23 December 2016

A simple way to solve the housing crisis

By Catharine Banks

We are in the grip of a very real housing crisis. And it is getting worse.

The building of affordable homes hit a 24 year low in 2016. Completion of homes in all tenures is sitting at around the 140,000 mark; still well off the 250,000 needed per year, and stubbornly below pre-financial crisis levels.

This has encouraged house prices to soar ahead of wage increases, with the average home in London now priced at up to 14 times average earnings – and 6.5 times across the UK.

There is no silver bullet to resolving this deepening crisis; it demands complex and varied solutions.

But there is one straightforward reform. One which, despite being cheap, relatively uncontroversial and probably highly effective, is rarely spoken about: improved transparency in the land market.

Although plenty of data on land exists, it is held in different formats by different agencies. Some of it is free and some can be paid for, but much remains inaccessible to the public. Even if you’re able to access the information, most datasets cannot readily be compared. For example, land ownership details and planning permissions are held separately under different formats by the Land Registry and hundreds of planning authorities.

This makes it incredibly difficult to understand who owns and controls land, and what permissions or restrictions apply to any given site.

This tangle of data has serious, tangible consequences, including preventing more homes being built. It acts as an unnecessary hurdle for those local authorities trying to make good plans, or sensible decisions on planning applications.

When local communities lack the necessary evidence, it’s very hard for them to hold their planners or developers to account.

As with any market, the lack of transparency creates information asymmetries, which create distortions and penalise consumers: if you’ve ever bought or rented a home, you’ll know how little real knowledge buyers have compared with the intermediaries they have to deal with.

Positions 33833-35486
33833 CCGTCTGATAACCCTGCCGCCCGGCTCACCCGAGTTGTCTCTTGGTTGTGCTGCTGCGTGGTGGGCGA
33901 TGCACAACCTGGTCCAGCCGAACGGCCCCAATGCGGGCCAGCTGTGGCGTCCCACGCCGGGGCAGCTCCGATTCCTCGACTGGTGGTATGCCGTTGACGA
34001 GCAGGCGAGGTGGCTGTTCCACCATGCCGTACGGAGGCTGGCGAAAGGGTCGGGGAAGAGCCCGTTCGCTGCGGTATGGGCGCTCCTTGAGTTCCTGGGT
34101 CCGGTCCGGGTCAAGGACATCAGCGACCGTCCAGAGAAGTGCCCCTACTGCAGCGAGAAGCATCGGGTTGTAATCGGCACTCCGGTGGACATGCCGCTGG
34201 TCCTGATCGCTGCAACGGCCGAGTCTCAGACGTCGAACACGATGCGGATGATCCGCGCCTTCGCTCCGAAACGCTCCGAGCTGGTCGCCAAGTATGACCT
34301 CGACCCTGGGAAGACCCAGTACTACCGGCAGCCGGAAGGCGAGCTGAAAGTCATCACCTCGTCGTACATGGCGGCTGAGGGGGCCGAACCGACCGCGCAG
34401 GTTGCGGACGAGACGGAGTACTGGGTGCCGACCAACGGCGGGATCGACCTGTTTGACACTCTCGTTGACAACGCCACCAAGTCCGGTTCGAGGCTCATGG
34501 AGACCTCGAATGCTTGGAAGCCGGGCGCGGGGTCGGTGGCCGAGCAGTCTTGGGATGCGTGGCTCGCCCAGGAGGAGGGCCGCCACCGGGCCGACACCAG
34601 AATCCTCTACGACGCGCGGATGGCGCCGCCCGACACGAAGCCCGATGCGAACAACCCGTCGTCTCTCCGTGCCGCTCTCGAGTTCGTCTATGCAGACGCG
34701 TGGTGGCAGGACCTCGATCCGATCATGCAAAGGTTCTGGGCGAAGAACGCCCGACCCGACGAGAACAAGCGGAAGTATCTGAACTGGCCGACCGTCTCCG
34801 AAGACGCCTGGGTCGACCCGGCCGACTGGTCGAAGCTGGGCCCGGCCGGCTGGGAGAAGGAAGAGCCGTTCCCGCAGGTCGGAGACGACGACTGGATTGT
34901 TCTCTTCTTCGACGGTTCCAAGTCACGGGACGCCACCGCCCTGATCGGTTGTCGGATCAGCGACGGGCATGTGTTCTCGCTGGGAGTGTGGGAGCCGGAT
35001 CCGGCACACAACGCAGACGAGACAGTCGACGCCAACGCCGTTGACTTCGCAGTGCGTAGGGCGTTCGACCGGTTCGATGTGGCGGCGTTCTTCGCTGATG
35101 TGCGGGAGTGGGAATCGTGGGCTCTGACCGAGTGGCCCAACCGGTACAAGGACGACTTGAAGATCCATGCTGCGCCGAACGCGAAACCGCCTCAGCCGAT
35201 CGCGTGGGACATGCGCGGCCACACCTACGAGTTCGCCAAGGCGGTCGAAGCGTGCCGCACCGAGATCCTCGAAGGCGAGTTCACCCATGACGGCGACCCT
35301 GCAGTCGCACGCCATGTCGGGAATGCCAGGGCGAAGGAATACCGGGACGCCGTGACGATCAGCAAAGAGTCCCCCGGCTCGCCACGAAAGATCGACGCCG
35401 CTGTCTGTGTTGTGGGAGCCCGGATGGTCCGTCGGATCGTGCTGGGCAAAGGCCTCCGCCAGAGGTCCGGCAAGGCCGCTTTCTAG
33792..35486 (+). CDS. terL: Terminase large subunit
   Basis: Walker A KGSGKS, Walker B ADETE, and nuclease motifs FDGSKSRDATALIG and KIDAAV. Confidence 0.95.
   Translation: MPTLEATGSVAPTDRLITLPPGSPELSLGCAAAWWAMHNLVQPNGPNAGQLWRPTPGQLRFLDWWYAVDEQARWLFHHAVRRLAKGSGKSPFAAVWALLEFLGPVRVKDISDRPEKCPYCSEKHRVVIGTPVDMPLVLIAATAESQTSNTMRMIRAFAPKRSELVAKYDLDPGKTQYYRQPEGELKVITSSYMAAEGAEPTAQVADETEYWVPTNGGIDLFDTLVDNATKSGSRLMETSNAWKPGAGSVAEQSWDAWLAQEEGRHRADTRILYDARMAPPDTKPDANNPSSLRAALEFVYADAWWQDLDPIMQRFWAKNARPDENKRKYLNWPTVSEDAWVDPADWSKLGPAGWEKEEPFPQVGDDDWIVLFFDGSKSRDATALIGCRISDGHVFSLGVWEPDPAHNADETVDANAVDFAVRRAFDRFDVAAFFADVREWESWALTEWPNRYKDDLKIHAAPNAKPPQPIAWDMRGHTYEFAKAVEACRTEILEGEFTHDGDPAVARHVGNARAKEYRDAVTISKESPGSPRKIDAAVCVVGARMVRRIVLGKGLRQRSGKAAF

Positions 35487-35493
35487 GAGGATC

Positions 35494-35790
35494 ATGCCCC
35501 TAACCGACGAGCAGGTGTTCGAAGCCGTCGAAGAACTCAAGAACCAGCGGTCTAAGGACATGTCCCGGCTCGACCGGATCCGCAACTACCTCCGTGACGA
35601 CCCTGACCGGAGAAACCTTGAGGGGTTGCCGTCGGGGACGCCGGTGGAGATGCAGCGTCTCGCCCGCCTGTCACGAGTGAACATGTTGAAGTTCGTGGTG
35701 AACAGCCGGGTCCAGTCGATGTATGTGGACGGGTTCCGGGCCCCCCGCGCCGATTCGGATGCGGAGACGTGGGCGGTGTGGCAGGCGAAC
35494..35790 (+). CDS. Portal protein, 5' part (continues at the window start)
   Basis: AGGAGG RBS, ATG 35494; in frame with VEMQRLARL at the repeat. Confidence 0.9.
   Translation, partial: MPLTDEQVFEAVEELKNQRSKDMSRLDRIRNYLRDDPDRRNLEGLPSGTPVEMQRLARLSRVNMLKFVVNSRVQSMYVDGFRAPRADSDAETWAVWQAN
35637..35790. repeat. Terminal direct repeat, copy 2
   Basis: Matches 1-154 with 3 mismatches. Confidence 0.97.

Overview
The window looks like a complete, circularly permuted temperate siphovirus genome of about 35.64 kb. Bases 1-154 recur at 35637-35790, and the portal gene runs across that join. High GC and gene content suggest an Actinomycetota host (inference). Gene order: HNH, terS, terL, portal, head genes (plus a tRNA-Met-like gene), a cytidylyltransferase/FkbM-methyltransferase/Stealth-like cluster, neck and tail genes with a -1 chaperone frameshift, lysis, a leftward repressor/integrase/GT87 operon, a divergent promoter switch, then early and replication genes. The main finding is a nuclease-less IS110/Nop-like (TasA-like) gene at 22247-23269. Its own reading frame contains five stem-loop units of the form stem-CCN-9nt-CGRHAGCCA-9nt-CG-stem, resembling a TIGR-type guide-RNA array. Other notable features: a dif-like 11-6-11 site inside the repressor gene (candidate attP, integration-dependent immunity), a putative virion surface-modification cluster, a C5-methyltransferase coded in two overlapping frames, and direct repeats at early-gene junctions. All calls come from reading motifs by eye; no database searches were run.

Market opacity also gives existing holders of land and well-informed market insiders disproportionate advantages over small businesses and entrepreneurs.

This hinders competition in the market. With the data being difficult (and therefore expensive) to access, smaller housebuilders often find themselves struggling to locate potential sites. The Federation of Master Builders found that 67 per cent of SME builders cited a “lack of available and viable land” as a major barrier to building new homes.

What to do? As a starting point, the £3 Land Registry fee to research land titles should be removed. This would make little difference to the organisation’s income, which mainly comes from registration of titles. But it would make information on title plans and ownership free to access – with appropriate safeguards against fraud of course, such as a requirement to register prior to access.

This would not only help smaller developers to build more homes, but would provide a significant boost to the economy. Lateral Economics calculated that opening up Land Registry data could provide a 0.5 per cent boost to GDP, so in 2014 this would have provided an additional £1.8 billion in VAT.

The Government should also produce a reliable public index of land market transaction volumes and prices, to enable monitoring of market trends. Given how crucial land ownership is to the economy, it’s incredible that there is no index of this market already.

But not all land data is held within the Land Registry, and a myriad of benefits could be unleashed by standardising and releasing other public sector data.

Government rules should standardise the collection and storage of datasets held by public bodies, including planning applications and permissions, and environmental or heritage information. This could then be collated in a simple, online interface which would enable innovation and the development of new services.

For example, apps could be designed to identify land that might be suitable for self-build plots, by combining ownership, planning and infrastructure datasets.

This approach to collating and publishing would require initial effort and oversight by Government and local authorities, but it’s not unprecedented in this country.

The pioneering example is that of Greater Manchester Combined Authority, which has mapped their development sites and public and private infrastructure data.

There are signs that the Government is looking to take decisive action in this area. The Autumn Statement, for instance, included a decision to retain the Land Registry as part of the public sector.

These changes do not have to be far off into the future, but could become a reality within months, after the Government publishes its Housing White Paper in the new year.

While a range of reforms are needed to fix our housing crisis for good, improving the flow of data in the market is a straightforward change with an immediate pay off.

Catharine Banks is the Assistant Policy Officer at Shelter.